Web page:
CFP: Theorizing Harm


“Lesson D: He Died.” Collograph print by Max Liboiron, 2003.

Call for Papers: Theorizing Harm
Annual Meeting of the Society for Social Studies of Science (4S)
Boston, Massachusetts, August 30 – September 2, 2017
Co-conveners: Beza Merid (USC) and Max Liboiron (Memorial University of Newfoundland)

Whether focused on toxicity, disease, disaster, violence, or malfunction, STS scholars have long studied harm. Given the great diversity of approaches and cases, this panel seeks to take an intersectional approach to theorizing harm.

We ask how harm is re/defined by the systems it is part of. In Mary Douglas’ theorization of pollution, she claims that, “where there is dirt, there is system: […] a set of ordered relations and a contravention of that order” (1988: 36). Harm is also a contravention of order. What characterizes these orders and their infringement? How are definitions of harm challenged and what is being challenged, exactly? How do different metrics, modes of management, regimes of perceptibility, systems of power, and accountability co-define harm? What are the spatialities and temporalities of harm, and how do they co-construct harm? In short, what is harm and why? The answers will depend on their cases, but we hold that despite differences, there are unifying characteristics. We seek to explore these through a collection of papers that explicitly theorize harm.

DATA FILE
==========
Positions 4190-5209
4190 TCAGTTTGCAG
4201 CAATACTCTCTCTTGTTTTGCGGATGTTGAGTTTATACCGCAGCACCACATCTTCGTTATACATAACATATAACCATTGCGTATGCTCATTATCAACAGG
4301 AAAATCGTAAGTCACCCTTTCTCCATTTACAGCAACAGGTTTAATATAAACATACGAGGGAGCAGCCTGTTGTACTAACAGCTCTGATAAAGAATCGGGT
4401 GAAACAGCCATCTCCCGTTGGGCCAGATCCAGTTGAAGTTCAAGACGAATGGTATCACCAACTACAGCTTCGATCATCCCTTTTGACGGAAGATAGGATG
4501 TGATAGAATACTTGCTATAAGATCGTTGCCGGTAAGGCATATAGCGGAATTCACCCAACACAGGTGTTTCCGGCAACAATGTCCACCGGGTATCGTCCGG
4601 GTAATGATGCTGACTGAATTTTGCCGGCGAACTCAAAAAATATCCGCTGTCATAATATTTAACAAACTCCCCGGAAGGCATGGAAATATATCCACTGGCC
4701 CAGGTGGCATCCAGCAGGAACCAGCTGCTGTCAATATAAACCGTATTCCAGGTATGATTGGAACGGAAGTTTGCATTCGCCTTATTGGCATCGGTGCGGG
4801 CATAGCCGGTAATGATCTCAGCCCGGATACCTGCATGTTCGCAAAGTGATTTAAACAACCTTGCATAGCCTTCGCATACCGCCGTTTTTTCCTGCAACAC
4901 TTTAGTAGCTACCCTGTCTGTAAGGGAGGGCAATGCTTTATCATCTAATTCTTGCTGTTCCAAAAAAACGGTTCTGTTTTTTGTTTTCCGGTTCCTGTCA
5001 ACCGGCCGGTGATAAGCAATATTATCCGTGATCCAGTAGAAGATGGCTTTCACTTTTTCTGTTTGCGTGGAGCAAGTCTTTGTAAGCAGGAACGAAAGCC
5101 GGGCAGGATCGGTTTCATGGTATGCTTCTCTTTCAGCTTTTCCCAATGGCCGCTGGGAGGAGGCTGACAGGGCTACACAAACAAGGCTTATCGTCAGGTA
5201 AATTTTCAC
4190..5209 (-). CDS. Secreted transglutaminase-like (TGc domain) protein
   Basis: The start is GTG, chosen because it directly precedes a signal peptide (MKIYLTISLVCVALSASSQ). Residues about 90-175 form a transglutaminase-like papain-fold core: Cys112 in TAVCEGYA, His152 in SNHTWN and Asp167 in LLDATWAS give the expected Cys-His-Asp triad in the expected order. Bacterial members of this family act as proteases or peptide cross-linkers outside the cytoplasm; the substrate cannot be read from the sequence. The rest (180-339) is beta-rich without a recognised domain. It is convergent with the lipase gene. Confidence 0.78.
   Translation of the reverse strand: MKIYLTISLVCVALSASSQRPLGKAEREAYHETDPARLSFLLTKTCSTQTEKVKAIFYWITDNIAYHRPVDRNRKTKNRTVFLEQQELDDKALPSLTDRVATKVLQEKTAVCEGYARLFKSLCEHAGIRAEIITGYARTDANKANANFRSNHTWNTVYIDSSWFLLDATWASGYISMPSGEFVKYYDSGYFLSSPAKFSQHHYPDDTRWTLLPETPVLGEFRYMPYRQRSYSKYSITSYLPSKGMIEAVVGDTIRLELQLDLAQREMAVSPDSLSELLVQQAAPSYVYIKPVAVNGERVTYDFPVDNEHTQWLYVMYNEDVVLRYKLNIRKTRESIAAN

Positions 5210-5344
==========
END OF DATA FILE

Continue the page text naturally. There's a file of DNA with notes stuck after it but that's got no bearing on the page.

We invite papers from a wide range of approaches to thinking about harm: pollution, biomedicine, ecosystems, disease, labour, race, class, gender, Indigeneity, law, risk, history, reproductive justice, media studies, repair studies, and more.

Submit an abstract of 250 words to Beza Merid ( and Max Liboiron ( by February 15th. Note that we are seeking papers that explicitly theorize harm, as opposed to those that describe it or its metrics.